ANDERSON – It’s time for members of the criminal justice system to get a local income tax increase to fund operations.
Over the next week and more, elected members of the Madison County Towns and Towns Council will determine the fate of a proposed local income tax increase for public safety.
A 0.3% increase in the public safety tax would bring in about $ 8 million which would be shared among the county, towns and villages.
That would mean an additional $ 3 million for the county. It would provide $ 1.5 million to the criminal justice system starting in 2022 and funds to secure the estimated $ 86 million needed to build a new prison.
The town of Pendleton approved the increase earlier this month, but another meeting is scheduled for October 27.
Pendleton Town prosecutor Jeff Graham said Monday there were questions related to the first vote.
“After the first vote in Pendleton, there were concerns that notices of adoption of the resolution would not be sent to every tax unit.”
He said the second meeting will be to clarify the unanimous vote of Pendleton City Council.
To take effect in 2022, the Madison County Tax Board must approve the increase by the end of October.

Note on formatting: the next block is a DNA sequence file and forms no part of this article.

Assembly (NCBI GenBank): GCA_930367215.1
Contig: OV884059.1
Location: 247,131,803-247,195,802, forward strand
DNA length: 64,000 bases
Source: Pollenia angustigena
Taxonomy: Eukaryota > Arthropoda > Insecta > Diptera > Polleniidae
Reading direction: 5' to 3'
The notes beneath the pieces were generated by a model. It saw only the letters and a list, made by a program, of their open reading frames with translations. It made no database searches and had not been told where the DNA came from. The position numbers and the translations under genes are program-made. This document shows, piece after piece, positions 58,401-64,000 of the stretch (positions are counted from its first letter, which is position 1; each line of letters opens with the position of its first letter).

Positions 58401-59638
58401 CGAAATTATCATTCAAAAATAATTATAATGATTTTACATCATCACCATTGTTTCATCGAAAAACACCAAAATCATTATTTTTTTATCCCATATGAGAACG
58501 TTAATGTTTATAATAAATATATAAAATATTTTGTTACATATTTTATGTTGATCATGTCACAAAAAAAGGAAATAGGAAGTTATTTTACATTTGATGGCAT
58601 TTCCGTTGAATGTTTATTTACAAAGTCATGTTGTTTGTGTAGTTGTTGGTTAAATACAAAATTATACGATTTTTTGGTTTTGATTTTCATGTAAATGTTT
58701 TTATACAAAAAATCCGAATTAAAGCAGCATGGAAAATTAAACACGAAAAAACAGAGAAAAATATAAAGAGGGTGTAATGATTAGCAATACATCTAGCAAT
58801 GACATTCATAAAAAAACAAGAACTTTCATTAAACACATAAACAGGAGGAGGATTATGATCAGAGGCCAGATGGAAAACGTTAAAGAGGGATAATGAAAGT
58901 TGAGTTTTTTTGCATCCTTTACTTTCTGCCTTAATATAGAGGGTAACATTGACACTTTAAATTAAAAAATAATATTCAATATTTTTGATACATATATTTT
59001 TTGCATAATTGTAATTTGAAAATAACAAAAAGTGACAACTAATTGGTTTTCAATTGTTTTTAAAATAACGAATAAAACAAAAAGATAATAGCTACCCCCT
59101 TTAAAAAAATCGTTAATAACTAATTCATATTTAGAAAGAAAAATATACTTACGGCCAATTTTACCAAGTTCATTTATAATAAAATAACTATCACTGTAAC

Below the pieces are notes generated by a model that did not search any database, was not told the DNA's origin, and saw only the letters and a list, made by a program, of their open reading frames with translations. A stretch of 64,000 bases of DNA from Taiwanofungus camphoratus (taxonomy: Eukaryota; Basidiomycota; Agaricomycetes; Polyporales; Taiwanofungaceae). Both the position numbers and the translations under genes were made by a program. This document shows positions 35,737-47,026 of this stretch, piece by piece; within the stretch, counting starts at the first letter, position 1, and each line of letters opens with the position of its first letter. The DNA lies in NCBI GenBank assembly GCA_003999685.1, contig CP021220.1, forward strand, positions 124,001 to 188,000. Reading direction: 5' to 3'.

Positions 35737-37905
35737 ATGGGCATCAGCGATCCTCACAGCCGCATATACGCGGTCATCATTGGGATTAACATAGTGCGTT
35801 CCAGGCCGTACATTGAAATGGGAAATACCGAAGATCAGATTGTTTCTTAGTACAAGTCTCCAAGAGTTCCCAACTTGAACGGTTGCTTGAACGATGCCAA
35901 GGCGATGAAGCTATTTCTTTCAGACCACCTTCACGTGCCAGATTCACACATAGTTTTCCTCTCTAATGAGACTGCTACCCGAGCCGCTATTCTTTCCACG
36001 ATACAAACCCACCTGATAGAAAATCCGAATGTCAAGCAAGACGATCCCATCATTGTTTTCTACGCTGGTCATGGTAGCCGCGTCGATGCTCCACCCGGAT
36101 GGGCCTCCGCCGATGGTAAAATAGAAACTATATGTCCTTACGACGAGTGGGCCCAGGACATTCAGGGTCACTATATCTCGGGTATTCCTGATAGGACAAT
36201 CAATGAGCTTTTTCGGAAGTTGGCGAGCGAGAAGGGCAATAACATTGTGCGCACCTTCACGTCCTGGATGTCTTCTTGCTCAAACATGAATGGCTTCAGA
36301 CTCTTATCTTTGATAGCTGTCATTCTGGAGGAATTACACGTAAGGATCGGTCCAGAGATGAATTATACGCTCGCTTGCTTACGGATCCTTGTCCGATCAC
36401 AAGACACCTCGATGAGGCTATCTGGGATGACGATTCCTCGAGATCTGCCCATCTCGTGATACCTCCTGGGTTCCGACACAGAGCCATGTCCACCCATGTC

Tax council votes for county council, towns and villages are based on population. The passage requires a majority vote.
Madison County Council last week voted 4 to 3 not to apply the tax, meaning Anderson City Council has the crucial decision with 42.65 votes on the tax council.
Andrew Hanna, deputy chief of the Madison County district attorney’s office, said the second vote in Pendleton would not affect the tax implementation timeline.
“There was a question about sending the adoption notice to all other towns and villages,” he said. “I still believe Pendleton’s vote is legal and effective.”
The six Madison County Judges, District Attorney, Chief Public Defender and Sheriff all spoke about how the criminal justice system is dealing with the funding shortfall.
“We are the most underfunded system in the state,” Attorney Rodney Cummings said earlier this month. “It’s about improving the quality of life in the community”
He said the lack of funding and resources has a direct effect on the type of crimes committed in Madison County.
Sheriff Scott Mellinger said the tax was for public safety.
“It will make the community safer. “
He said those responsible for the criminal justice system would work in a cooperative effort to spend the funds to reduce layoffs and operate more efficiently.
Follow Ken de la Bastide on Twitter @KendelaBastide, or call 765-640-4863.